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An amazing summer experience for GGYA participants

An amazing summer experience awaits 10 participants and four unit leaders in the Governor General’s Youth Award (GGYA). They will spend six days exploring biodiversity deep within Guyana’s rarest and most remote rainforest, discovering flora and fauna unique to the area, investigating indigenous tribes and traversing the Guyana–Brazil border, along with other cultural exchange opportunities.

The Bahamas contingent to the Caribbean Award Sub-Regional Council (CASC) 2017, left the capital on Friday, July 21, and will return on Tuesday, August 8. Included in the group are representatives from New Providence, Grand Bahama and Andros.

Comprising the Bahamian contingent are Denise Barr, RBDF Rangers, 2017 graduate, R. M. Bailey Senior High School; Kirkland Charles, unit leader, A. F. Adderley Junior High School; Sanj’e Christie, 2017 graduate, Government High School; Clifton Francis, contingent leader, GB Adventurous Journey Panel member; Sabrina Hanna, unit leader, University of The Bahamas; O’Tynesia Lunn, RBDF Rangers, 2017 graduate, St. Anne’s School; Vanneisha Mackey, Government High School unit, 2017 graduate, St. Anne’s School; Terrann Rolle, RBDF Rangers, 2015 graduate, R. M. Bailey Senior High School; Joseph Smith Jr., RBDF Rangers, 12th grade student at R. M. Bailey Senior High School; Rudy Stubbs, RBDF Rangers, 2017 graduate, C. R. Walker Senior High School; Ebonique Taylor, 2017 graduate, Government High School; Recardo Williams, 12th grade student at Bishop Michael Eldon School; and Deon Williams, unit leader, North Andros High School.

CASC is a grouping of the Caribbean nations involved in the world’s leading youth achievement program, the Duke of Edinburgh’s (D of E) Award. CASC affords member countries an opportunity to work together. Through the annual adventurous journey (hiking expedition), gold level participants are able to complete a qualifying hike and residential project (community service away from home).

The award itself is a three-tier program (bronze, silver or gold) for participants ages 14 to 24, who have completed time requirements in volunteering, physical activities, learning a skill and a residential project.

This year’s CASC brings together 150 gold and silver participants, unit leaders and designated staff. The expedition portion kicks off Wednesday, July 26. It wraps up on Monday, July 31.

The Bahamian delegation will study the conservation work done at the Iwokrama Rainforest. One of the four last pristine tropical forests in the world, it contains some animals that are threatened or near extinction, such as the giant anteater. Home to deer, sloths and several species of monkeys, it’s also said that the forest is the best place to possibly spot a jaguar.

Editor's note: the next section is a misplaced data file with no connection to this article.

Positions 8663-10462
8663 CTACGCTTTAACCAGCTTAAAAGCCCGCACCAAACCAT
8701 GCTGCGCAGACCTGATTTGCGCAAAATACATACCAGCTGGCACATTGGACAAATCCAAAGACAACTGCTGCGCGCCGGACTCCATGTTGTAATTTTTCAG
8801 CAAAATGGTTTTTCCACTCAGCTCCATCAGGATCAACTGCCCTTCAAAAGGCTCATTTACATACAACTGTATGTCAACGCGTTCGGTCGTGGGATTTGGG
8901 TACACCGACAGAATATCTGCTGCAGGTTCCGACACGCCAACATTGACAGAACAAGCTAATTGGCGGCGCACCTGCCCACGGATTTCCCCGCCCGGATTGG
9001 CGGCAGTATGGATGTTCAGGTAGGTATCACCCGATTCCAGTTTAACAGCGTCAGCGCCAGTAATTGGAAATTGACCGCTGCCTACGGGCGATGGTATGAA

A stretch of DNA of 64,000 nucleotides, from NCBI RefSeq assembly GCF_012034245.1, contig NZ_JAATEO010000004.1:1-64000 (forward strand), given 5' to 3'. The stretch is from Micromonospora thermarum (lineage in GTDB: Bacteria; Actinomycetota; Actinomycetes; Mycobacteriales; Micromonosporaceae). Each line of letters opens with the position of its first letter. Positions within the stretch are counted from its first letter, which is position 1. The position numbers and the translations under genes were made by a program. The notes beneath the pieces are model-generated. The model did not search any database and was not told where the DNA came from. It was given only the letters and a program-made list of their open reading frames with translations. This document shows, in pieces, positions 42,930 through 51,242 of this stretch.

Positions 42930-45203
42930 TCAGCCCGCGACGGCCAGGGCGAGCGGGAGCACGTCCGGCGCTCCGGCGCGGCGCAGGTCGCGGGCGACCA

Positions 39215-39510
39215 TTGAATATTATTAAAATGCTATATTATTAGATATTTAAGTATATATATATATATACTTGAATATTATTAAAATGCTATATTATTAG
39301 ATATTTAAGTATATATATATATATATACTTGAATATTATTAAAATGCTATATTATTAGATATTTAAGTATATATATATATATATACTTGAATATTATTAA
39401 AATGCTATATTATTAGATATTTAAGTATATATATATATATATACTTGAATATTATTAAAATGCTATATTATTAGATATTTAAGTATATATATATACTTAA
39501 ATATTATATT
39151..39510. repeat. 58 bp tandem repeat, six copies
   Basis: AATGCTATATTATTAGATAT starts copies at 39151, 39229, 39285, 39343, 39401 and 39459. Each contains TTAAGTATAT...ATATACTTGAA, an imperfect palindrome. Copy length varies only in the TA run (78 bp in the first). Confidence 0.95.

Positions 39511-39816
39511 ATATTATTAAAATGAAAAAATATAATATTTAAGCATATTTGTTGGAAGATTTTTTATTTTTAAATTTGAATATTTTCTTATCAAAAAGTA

The prospect of getting up close and personal with Guyana’s wildlife and navigating the country’s rugged landscape with its mountains and rivers made Lynes, 18, nervous and excited.

“We don’t know the terrain or the challenges that may come. Their animals are different from ours, so we have to be cautious,” she said. “Still, I feel our training has prepared us for whatever comes. It’s all a mental state of mind. You can’t give up in your mind. You have to want to finish. I’m looking forward to taking in new surroundings and meeting new people.”

During the adventurous journey, the group will also explore Moco-Moco and Kuma Falls and investigate the indigenous tribes that inhabit North Rupununi.

“This expedition will push you to your limit. The Governor General’s Youth Award helps you to push your limit,” said Mackey. “A normal teenager won’t want to hike 63 miles on a regular day. This makes you push yourself to see how far you can go. It makes you want to strive to reach your goals.”

Self-development and the opportunity for cultural exchange are reasons why many, including Smith Jr., have joined GGYA.

“I want to explore different avenues of life, and this program does that a lot, whether we are traveling throughout The Bahamas or within the Caribbean,” said the rising 12th grade student at R. M. Bailey Senior High School.

On this trip, in particular, there are a number of activities before and after the expeditions which allow for networking and cultural exchanges by CASC attendees, including a state reception, a movie night, a treasure hunt, a fun day and cultural presentations.

Four unit leaders and leaders in training will participate in a jungle orientation training exercise led by highly certified and experienced guides. Within that difficult and unpredictable terrain, they will learn how to live and maneuver within a tropical rain forest. The training exercise will also focus on first aid, land navigation, emergency care and rescue, how to find food and water and build shelters.

“This is different from the expeditions we are accustomed to in The Bahamas,” said Charles.

There is always an adjustment period for any GGYA contingent attending CASC, according to Francis, who has participated in CASC before, in Dominica and Grenada.

“Just knowing that there are other members in your party experiencing the same mixed emotions, helps persons to adjust quickly. You feed off each other,” he said. “Participants and leaders in training realize that this is an amazing opportunity that GGYA has afforded them.”





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